Tank against Tank

Villers-Bretonneux, 24 April 1918

The British had pioneered the use of Landships and in September 1916 the first tanks had taken part in the battle of the Somme. Initially used piecemeal it was eventually conceded that they had greater potential used en masse in support of infantry.

At the Battle of Cambrai in November 1917 over three hundred tanks were used to smash their way through parts of the Hindenberg Line. Bells were rung back in Britain but the success was to be short lived as the infantry failed to maintain the ground that had been won.

Perhaps surprisingly the German Army didn't really seem that interested in the tank as a weapon. They soon realised its shortcomings and adapted artillery to act as anti-tank weapons.

However they did try using some captured British machines and developed a beast of a machine called the A7V. At 38 tons and with a crew of 18 it almost represented a mobile blockhouse rather than a fighting machine in its own right. Only 20 were ever built.

There is a model of the one captured by the Australians in the museum.

The Franco-Australian Museum The Franco-Australian Museum

Just to the south west of Villers-Bretonneux is a small village called Cachy. If you are approaching from the direction of Amiens it is signposted on your right hand side and before you reach the Adelaide Cemetery. Take this road but just before you reach the village you can turn left towards Villers-Bretonneux along the D168.

A few hundred metres on you left hand side you will see a small monument.

The Tank Battle Memorial

The view in front of you towards the village is similar to that had by a section of three British Tanks on the morning of 24 April 1918.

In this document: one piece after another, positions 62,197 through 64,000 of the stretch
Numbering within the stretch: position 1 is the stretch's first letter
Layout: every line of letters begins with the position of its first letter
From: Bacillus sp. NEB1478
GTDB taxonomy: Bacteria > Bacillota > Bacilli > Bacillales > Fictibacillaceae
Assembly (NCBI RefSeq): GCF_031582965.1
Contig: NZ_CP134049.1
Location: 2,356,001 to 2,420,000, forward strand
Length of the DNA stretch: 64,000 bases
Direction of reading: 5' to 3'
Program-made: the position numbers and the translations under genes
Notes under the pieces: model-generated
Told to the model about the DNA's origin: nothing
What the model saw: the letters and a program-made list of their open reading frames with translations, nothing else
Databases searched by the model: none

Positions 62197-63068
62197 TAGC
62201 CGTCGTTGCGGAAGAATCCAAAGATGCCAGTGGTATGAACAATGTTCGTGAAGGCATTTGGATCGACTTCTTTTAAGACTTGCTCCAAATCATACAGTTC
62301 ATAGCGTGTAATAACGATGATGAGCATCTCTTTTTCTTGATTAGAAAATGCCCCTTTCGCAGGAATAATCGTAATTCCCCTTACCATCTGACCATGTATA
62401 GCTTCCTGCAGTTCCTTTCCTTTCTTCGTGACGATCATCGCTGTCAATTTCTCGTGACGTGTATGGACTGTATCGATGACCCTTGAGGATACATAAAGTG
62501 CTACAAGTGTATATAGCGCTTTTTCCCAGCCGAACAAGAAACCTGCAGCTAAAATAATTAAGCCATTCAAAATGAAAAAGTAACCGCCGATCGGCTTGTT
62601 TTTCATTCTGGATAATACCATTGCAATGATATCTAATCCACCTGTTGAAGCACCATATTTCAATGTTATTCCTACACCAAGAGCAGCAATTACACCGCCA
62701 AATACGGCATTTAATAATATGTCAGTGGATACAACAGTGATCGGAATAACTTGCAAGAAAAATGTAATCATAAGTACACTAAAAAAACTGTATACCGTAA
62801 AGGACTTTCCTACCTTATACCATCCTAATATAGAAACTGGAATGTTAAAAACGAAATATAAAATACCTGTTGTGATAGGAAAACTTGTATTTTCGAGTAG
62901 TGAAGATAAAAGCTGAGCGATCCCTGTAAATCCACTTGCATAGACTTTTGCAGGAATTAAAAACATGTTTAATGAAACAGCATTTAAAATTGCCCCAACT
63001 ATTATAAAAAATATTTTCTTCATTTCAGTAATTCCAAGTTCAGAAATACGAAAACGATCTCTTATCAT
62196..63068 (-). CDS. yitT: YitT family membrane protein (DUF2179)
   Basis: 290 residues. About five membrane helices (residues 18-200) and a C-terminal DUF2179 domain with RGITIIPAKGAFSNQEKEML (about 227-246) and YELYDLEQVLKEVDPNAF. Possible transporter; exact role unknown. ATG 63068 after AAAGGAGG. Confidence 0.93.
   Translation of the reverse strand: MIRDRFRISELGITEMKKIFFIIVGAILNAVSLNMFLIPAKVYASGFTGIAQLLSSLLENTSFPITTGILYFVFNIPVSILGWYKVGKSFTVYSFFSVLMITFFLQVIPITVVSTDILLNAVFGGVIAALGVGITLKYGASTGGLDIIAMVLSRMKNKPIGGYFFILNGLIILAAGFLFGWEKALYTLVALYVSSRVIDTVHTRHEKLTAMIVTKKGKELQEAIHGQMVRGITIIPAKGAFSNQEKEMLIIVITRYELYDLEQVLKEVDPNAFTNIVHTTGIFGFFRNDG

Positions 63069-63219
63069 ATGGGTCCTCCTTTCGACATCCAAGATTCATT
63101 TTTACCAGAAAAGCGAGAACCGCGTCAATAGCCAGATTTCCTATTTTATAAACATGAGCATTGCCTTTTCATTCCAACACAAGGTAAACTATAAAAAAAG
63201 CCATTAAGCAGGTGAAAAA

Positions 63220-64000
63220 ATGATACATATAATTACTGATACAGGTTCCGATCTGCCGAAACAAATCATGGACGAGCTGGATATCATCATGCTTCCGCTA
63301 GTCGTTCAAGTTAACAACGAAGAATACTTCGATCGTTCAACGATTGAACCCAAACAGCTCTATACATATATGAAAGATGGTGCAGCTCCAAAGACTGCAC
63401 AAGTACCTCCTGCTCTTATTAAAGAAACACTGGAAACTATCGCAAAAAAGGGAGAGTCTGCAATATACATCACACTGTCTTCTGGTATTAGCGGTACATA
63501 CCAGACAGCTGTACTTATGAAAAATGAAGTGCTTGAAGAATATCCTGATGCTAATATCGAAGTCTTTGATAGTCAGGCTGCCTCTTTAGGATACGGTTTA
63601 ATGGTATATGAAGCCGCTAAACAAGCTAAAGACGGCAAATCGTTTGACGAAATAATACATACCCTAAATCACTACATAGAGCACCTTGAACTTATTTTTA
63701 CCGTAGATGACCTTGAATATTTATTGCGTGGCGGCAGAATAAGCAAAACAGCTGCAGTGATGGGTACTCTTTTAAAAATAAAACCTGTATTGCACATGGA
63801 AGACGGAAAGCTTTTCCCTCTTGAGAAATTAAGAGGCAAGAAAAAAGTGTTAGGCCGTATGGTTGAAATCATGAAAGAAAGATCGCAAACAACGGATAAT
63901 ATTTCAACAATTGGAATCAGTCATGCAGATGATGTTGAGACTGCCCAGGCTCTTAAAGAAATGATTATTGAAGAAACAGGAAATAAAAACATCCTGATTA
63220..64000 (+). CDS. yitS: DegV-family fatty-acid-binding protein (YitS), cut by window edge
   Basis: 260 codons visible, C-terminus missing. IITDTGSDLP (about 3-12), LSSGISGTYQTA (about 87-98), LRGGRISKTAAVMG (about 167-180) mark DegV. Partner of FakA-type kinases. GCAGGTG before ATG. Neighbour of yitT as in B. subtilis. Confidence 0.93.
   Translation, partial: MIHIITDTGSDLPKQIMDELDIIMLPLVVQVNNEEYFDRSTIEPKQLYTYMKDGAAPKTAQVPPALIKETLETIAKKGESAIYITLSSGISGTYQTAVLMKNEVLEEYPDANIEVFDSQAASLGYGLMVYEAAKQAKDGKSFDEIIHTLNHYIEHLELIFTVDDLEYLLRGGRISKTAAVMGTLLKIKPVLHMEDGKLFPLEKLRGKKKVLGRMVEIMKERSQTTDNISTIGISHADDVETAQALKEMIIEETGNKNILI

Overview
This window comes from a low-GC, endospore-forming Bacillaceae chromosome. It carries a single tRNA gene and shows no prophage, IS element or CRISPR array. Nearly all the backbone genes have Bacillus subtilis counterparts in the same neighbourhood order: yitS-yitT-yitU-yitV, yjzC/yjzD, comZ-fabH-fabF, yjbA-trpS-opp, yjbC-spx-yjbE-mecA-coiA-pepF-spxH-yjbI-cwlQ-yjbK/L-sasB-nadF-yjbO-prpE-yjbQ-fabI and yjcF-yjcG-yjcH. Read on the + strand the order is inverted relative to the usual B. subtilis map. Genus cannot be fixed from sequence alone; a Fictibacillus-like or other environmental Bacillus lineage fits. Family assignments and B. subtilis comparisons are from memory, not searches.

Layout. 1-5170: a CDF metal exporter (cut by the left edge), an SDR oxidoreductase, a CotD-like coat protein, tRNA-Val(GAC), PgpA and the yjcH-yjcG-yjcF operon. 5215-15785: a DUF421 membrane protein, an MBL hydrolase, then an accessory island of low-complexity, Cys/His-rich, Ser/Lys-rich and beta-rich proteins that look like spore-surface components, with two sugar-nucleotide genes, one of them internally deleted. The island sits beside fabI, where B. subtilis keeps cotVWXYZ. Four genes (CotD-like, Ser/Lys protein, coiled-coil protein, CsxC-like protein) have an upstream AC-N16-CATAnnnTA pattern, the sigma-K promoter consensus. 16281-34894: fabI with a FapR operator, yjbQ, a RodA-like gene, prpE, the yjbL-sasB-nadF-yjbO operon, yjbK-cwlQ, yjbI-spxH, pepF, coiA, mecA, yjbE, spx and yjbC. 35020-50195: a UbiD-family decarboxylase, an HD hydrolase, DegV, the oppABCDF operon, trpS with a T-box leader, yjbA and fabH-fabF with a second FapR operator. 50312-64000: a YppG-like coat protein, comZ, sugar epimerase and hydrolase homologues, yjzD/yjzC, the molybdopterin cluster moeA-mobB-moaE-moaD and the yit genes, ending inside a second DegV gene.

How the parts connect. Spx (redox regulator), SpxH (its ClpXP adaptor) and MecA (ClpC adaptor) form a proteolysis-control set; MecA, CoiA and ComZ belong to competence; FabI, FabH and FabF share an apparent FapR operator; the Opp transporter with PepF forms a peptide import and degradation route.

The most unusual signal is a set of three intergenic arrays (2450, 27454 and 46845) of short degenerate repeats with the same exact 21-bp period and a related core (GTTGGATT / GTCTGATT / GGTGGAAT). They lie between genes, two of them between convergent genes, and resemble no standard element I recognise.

The Germans had been shelling the area with gas and explosives since 03:45 hours in an attempt to dislodge the British and Australian troops who held the town. For once the Germans had been using tanks and a number of their A7Vs had caused considerable damage.

The British tanks started to move towards the town when suddenly from out of the mist and at a range of about 300 metres there appeared an A7V.

Whilst heavily armoured the A7V only had 6 machine guns and a 57mm cannon. Against this two of the British tanks were what were called females equipped only with machine guns whilst the third vehicle was a male armed with 6 pounder cannons.

The two female tanks soon realised that they were not so much out matched as simply ineffectual against the German machine.

It was up to the remaining tank which had continued to close on its adversary whilst it had been preoccupied. Finally getting within effective range it opened fire forcing the German machine to retire.

Light British Whippet tanks were used in the battle for the village and helped stem the tide.

Villers-Bretonneux Villers-Bretonneux

Whilst the town did fall to the Germans for an evening, the following morning was ANZAC Day and the Australian Infantry not only took the town but a thousand prisoners with it. The advance had been broken - Amiens would never fall to the Germans.

The Monument on the left and Villers-Bretonneux in the distance

The Monument on the left and Villers-Bretonneux in the distance